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Re: Kickboxing Cassowary (funny)



Isn't it a bit overdesigned for that?

If it performs well those missions, it would be good enough. I see three refinements in dromaeosaur unguals: a) large relative size, b) curvature, c) cutting edge. All these can function well for stabbing a biting small mammal, lizard, or Protoceratops juvenile. Many mating or defensive weapons are relatively large (not to talk about horns).

Still looks overdesigned, especially the cross-section.

"Dromaeosaurine" teeth (found in Dromaeosaurinae or some subset thereof --
dromaeosaurid phylogeny is currently a mess), on the other hand, are similar
to tyrannosauroid ones.

That may hold for Dromaeosaurus, but the fact that teeth in other moslty complete dromaeosaurs are small (Deinonychus, Velociraptor) indicates we should not extrapolate the habits of Dromaeosaurus as suggested by its teeth to the other dromaeosaurs were the teeth are not equally developed.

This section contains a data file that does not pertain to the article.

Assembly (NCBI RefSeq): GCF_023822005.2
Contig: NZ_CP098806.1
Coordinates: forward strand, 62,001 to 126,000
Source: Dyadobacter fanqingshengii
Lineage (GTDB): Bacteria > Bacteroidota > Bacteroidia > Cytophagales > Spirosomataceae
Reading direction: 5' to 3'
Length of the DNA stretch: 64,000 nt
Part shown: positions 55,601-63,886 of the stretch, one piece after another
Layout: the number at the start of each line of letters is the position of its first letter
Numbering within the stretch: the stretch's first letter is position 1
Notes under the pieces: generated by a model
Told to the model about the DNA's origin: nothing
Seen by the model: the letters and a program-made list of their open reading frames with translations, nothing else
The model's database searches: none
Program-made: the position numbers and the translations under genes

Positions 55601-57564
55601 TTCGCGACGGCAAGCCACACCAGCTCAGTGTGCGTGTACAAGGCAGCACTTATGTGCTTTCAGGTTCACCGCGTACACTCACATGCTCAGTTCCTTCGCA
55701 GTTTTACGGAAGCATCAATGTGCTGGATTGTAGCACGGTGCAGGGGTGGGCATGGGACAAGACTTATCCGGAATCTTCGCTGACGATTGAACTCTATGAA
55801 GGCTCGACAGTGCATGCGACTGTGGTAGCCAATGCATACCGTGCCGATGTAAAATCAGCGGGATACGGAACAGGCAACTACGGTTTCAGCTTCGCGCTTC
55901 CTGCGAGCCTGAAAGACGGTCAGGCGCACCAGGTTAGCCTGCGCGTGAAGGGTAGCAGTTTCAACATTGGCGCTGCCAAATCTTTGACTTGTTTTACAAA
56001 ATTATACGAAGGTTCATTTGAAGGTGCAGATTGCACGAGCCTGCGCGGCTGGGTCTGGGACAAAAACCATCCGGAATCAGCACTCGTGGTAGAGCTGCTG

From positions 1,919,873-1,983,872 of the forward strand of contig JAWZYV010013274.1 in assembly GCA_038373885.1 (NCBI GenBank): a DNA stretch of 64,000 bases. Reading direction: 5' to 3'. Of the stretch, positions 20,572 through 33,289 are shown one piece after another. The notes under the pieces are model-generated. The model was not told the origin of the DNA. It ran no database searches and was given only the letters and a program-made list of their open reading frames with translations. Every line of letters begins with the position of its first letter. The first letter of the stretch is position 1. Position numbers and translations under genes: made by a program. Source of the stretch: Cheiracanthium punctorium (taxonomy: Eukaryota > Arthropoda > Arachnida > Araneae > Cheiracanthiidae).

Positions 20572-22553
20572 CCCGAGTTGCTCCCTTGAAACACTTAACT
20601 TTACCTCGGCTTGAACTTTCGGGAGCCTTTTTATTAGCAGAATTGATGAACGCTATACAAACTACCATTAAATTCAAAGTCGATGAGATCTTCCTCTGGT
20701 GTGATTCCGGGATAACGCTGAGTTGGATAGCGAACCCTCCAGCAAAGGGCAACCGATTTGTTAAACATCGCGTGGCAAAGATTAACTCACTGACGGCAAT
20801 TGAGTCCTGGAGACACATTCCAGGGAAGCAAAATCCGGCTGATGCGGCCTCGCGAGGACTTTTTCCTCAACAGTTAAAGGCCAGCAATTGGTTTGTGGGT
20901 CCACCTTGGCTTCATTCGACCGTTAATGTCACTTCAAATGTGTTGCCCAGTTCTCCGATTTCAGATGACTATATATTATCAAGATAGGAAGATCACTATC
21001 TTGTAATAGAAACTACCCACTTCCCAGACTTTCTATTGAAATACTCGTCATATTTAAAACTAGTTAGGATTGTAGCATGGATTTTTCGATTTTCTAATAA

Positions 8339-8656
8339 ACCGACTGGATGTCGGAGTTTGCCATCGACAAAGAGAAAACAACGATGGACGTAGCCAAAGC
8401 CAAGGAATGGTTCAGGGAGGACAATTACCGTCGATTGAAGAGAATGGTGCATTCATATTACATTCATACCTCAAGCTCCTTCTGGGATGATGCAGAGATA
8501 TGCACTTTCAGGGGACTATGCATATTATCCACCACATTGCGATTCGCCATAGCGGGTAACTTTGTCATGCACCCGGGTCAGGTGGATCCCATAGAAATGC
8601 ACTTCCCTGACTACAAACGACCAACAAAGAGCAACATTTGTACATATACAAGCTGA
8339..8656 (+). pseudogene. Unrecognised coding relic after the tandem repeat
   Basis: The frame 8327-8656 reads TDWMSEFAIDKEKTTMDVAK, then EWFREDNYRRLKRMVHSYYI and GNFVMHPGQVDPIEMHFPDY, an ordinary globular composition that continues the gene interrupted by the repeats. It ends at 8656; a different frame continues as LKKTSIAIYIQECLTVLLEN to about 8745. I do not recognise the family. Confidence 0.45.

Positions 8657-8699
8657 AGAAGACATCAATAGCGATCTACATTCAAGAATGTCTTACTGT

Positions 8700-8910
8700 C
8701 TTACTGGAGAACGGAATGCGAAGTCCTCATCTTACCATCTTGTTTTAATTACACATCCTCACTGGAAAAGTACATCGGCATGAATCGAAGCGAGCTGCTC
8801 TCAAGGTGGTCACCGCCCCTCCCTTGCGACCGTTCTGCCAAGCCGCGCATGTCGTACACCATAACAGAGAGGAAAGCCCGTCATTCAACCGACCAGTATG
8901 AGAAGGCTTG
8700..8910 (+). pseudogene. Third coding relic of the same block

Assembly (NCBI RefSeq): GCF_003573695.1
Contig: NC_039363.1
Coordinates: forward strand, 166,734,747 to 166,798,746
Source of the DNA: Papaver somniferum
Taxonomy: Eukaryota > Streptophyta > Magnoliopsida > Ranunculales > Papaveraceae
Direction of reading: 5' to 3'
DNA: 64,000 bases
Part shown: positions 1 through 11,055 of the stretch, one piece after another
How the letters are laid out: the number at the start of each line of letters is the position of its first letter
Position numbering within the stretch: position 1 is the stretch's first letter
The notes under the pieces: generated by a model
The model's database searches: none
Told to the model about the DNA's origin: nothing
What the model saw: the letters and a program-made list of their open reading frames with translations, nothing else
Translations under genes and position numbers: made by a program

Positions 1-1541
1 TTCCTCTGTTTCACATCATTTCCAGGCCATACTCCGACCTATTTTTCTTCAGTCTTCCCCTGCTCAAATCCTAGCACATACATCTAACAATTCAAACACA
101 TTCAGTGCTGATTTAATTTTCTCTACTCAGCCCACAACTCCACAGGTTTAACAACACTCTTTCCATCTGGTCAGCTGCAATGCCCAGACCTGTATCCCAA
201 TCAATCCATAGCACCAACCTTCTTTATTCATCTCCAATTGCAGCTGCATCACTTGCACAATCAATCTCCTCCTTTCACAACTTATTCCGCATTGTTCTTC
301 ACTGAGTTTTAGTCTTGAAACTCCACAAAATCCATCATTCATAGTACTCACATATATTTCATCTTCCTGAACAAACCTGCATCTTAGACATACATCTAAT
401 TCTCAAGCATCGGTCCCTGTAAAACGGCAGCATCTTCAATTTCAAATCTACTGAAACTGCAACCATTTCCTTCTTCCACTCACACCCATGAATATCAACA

That's exactly what I'm saying: *Deinonychus* and *Velociraptor* have "velociraptorine" teeth.


Just in case, I was not saying that the teeth should be great to kill
the prey, just for tearing it apart once death (or not) for the sake
of swallowing a piece of meat. For tearing pieces of a large prey
apart teeth are commonly large (in scanvenging or predatory birds
there is a great tooth-like process in the tip of the bill for that
sake). I say you need relatively large teeth.

Or teeth that are good at cutting -- which don't need to be robust.

Makes sense, except that none of your examples have sickle-shaped claws.

Why would sickle-claws not to be cutting for defense? a cutting border might help penetration. I suspect you refer to this aspect, as the ungual is quite curved in prosauropods.

Curved, yes, but it just stabs instead of cutting. This holds even more so for the straight claws of cassowaries and "iguanodontids". Special adaptations for penetration are just not necessary -- and aren't found in the large finger claws of dromaeosaurids, as far as I know.